Court overturns FDA ban on school electric shock devices


The center said any abuse of shock devices or mistreatment of patients “is taken very seriously.” Public records show that in recent years, the center has spent hundreds of thousands of dollars lobbying in New York State, where more than half of the centre’s students come from, and in Massachusetts. He has also spent more than a quarter of a million dollars over the past decade lobbying federal entities including the FDA, White House, Senate and House of Representatives.

Shain Neumeier, a lawyer who has represented former residents and uses the pronoun “they,” said many were not able to consent to treatment themselves and parents did not always understand what it entailed. They argue that there is a difference between people who shock themselves to curb habits like smoking, which the FDA allows, and shock others – who may not be able to articulate their needs – as a behavioral punishment.

“This approach involves a lot of dehumanization, the idea that you are essentially training a dog,” they said. “Or you’re trying to get someone to do what you want, rather than following their own goals and meeting their own needs.”

But Larry Mirro, of Island Park, NY, said the treatment was life-changing for his son Billy, 39. Before being enrolled at the center in 2003, her son took many different drugs with varying side effects to treat his autism, and repeatedly abused himself, Mirro said.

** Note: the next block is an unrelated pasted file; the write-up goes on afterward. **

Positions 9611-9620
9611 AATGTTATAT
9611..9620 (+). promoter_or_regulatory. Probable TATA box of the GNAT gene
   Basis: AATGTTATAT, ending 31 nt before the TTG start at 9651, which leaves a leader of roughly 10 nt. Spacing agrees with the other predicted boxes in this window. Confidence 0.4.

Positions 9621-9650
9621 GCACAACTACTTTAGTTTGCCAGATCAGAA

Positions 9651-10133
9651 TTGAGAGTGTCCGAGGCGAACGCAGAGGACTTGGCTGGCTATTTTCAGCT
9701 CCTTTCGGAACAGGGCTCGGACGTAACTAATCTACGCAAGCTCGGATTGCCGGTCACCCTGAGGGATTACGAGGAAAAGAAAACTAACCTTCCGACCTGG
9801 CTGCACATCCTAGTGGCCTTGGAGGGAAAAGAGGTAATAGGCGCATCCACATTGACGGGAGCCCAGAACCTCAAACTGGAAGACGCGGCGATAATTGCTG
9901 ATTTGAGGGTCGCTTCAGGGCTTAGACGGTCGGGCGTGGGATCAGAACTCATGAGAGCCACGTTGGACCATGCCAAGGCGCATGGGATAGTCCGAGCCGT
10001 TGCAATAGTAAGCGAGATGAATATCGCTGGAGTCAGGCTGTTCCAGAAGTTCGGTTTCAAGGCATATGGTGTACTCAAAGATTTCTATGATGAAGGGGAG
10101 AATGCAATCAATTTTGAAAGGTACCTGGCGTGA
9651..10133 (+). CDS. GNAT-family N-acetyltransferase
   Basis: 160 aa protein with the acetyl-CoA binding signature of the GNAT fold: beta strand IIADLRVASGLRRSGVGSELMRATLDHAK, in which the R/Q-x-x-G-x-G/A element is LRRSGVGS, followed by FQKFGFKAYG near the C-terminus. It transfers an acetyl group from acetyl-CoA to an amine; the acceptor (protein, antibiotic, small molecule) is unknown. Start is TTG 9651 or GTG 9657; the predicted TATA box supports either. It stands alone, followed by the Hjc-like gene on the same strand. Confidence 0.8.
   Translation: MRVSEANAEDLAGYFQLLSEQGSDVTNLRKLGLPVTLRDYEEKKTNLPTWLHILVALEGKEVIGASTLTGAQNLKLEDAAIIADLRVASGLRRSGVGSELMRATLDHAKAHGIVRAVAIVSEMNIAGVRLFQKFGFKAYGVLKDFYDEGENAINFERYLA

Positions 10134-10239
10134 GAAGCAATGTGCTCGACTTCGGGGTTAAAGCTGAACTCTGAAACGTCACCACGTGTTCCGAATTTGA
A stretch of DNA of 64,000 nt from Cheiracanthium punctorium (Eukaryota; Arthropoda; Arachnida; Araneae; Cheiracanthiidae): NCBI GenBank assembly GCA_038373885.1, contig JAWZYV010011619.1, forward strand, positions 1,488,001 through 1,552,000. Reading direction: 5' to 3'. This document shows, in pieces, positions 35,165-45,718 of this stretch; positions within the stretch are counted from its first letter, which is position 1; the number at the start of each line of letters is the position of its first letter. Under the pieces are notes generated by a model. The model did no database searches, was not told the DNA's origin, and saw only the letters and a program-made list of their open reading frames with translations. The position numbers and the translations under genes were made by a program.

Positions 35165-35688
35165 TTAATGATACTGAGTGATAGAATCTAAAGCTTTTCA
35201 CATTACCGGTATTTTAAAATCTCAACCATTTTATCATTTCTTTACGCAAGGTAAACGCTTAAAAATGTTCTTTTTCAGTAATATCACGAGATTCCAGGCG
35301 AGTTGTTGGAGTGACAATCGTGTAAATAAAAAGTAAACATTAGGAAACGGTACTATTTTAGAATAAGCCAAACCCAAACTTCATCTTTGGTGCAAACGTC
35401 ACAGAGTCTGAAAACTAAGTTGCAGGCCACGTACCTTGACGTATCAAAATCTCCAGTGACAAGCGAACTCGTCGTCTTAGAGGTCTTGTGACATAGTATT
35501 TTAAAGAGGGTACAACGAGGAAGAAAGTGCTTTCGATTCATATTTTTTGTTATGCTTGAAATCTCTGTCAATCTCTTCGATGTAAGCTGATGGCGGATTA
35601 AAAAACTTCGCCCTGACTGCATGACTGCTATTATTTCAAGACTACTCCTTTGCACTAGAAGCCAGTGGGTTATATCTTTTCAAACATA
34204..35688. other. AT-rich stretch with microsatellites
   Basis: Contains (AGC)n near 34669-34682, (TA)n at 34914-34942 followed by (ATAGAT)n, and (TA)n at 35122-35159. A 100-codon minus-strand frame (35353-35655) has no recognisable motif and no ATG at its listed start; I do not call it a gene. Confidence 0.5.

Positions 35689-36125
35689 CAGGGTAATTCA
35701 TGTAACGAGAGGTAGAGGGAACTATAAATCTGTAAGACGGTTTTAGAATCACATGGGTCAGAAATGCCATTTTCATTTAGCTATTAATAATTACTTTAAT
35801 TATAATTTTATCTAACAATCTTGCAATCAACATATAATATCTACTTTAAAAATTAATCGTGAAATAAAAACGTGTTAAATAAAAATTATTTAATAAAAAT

Most of the establishments could not help or did not accept her son. “He smashed his head all over the place,” Mirro said.

Before agreeing to electric shock therapy for Billy, Mr Mirro said, he researched and shock tested himself – it looked like a bee sting, he said. After his son started treatment, he noticed a change within six months.

“His behavior has totally changed where he had a life,” said Mr. Mirro. “He really had a life.

After about 11 years, however, the family were forced to remove Billy from the facility because the New York Disability Services Bureau would no longer pay for the out-of-state facility, Mirro said. His son has since resumed his medication, he said, and has gone blind from self-abuse.


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